Soon after M. and I determined that we wanted to adopt and how, we knew we needed to share the news with our family. We were excited, and we wanted their support. But we worried a bit about how they would respond, and who to tell first, and all the usual complexity of sharing big news with loved ones.
Then I struck upon the idea of a presentation over Thanksgiving dinner. The benefits of this unusual method would include spilling the beans to many of them at once and "controlling the message." (Can you tell that I have plenty of practice as a spin doctor?) And heck, I'd been needing to learn PowerPoint anyway.
So we invited all of our guests to plan a "show and tell," something they would enjoy sharing with the group. We encouraged them to be silly or serious, and to bask for a moment in the spotlight. (One note: this was an usual family gathering in that none of the kids would be around, so we could have uninterrupted adult conversation.) It was a great relief that all of the participants were up for it.
M. and I made sure we enjoyed a tasty meal and plenty of good wine before M. got things going by reading an excerpt from the book "1491" about Squanto. My brother-in-law talked about the week he spent following the Tour de France, my sis-in-law explained her new obsession with mahjong, my mom read a poem, everyone had something fun or interesting to share. It was great!
Then came my turn. We hooked up the laptop to the TV and I started my show. There was a gasp and then a cheer when the first slide went up. "Adoption: What I'd Like Our Friends and Family to Know."
I used this very goofy vehicle that evening and on several subsequent occasions with others, to relate our situation, provide some general information about adoption in America today, and to talk about the pro's and con's of the various types of adoption from our perspective. I went on to describe open adoption - something so foreign to most people - and the process that would be involved in bringing our baby home. I concluded with a FAQ section, anticipating many of the questions I thought they'd have (but might not feel comfortable asking) and some notes about what they could do to help.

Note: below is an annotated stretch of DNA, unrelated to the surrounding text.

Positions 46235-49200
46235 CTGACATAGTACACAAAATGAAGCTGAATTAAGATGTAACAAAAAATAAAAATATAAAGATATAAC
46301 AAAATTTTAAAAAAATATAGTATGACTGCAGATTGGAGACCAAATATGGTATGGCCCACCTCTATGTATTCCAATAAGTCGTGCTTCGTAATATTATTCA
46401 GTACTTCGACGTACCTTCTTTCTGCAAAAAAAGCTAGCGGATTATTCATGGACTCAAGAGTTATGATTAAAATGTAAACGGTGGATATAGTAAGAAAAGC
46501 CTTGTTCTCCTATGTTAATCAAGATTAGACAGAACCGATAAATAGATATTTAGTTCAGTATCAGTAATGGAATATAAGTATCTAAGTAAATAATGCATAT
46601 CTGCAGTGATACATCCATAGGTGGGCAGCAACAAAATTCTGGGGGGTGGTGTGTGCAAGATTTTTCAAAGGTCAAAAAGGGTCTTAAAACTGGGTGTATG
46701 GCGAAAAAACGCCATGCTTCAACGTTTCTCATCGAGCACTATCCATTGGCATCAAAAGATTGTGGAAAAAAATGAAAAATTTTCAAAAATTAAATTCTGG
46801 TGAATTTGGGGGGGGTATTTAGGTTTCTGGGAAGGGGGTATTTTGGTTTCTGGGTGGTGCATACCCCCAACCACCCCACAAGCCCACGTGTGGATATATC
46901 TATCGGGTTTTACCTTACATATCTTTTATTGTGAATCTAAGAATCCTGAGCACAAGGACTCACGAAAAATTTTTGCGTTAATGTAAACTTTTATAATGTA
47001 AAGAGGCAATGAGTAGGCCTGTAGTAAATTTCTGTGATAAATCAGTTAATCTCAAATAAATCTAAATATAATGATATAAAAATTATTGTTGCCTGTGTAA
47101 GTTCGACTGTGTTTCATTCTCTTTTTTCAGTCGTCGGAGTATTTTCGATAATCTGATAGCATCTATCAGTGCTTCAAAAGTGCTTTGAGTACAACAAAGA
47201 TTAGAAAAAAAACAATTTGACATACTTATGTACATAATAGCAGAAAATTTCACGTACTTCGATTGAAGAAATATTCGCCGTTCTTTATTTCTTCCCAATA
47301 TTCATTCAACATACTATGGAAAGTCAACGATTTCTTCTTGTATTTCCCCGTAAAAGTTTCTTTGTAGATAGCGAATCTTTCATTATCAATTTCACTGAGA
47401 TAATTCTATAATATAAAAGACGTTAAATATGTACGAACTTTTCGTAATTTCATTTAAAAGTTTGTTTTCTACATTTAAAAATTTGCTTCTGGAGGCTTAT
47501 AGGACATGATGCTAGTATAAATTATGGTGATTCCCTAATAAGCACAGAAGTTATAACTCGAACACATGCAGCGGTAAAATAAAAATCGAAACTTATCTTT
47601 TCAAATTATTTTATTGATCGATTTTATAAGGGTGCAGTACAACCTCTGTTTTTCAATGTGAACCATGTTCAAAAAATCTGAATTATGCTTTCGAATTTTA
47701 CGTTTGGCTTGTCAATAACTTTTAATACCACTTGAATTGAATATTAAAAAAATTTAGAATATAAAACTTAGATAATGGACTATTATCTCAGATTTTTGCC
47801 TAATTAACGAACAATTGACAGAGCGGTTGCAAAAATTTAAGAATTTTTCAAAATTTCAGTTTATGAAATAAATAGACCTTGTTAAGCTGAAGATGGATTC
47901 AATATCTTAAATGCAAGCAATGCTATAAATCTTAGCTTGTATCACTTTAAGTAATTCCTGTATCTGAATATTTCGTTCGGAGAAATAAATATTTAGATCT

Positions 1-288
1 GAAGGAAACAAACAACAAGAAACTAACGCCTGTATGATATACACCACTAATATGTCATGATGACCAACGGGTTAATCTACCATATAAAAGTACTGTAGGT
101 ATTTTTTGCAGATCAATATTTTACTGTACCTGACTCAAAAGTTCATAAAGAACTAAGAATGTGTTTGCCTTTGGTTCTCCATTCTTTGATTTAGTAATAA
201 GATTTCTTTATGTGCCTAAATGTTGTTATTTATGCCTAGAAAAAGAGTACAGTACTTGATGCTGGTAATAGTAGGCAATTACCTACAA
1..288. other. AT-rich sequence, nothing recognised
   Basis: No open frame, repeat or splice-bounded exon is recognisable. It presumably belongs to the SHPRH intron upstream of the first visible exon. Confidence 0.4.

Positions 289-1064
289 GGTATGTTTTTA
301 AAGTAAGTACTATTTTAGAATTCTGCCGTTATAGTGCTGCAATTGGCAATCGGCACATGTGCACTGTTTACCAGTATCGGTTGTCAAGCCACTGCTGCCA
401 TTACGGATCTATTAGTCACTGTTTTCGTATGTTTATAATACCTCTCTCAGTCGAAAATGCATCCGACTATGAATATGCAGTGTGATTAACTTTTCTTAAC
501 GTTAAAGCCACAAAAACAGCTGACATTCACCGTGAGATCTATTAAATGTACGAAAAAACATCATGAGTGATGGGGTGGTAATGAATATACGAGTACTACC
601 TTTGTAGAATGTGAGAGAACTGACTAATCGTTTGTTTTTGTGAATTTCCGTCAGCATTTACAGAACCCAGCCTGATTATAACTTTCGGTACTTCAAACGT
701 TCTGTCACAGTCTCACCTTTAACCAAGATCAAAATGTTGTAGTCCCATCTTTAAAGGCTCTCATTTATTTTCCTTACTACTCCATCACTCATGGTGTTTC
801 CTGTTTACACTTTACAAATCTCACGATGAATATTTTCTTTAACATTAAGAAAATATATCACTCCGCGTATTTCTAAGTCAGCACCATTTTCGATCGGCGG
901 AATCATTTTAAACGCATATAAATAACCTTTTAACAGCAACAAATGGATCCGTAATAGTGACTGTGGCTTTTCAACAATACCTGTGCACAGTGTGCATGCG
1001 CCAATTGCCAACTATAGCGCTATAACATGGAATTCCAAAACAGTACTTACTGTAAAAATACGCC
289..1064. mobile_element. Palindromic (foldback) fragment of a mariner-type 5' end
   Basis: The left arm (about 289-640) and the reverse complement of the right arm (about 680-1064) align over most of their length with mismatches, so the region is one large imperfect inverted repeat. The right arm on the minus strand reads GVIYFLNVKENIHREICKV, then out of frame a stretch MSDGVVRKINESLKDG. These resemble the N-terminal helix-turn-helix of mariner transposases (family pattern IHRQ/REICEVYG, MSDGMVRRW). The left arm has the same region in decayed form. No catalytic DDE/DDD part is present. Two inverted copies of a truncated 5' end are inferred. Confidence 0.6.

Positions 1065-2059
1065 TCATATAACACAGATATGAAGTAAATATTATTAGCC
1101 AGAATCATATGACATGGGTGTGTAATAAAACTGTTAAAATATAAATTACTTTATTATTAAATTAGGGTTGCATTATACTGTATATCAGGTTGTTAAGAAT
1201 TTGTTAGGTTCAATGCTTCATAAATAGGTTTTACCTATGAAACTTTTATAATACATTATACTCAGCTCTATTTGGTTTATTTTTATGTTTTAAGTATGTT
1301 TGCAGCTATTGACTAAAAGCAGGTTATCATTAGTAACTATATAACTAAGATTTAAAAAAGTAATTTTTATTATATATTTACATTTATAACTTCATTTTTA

The presentation turned out to be a great way for me to get out a lot of complex information without comments or questions that would sidetrack. Then we had a candid conversation with everyone expressing their excitement for us! It was a very special evening that I will never forget.
(Unless my plans change) in the next couple of posts I'll share most of the content of that unorthodox presentation...sans all of the fancy PowerPoint special effects with which I dazzled the audience at Thanksgiving, I'm sorry to say.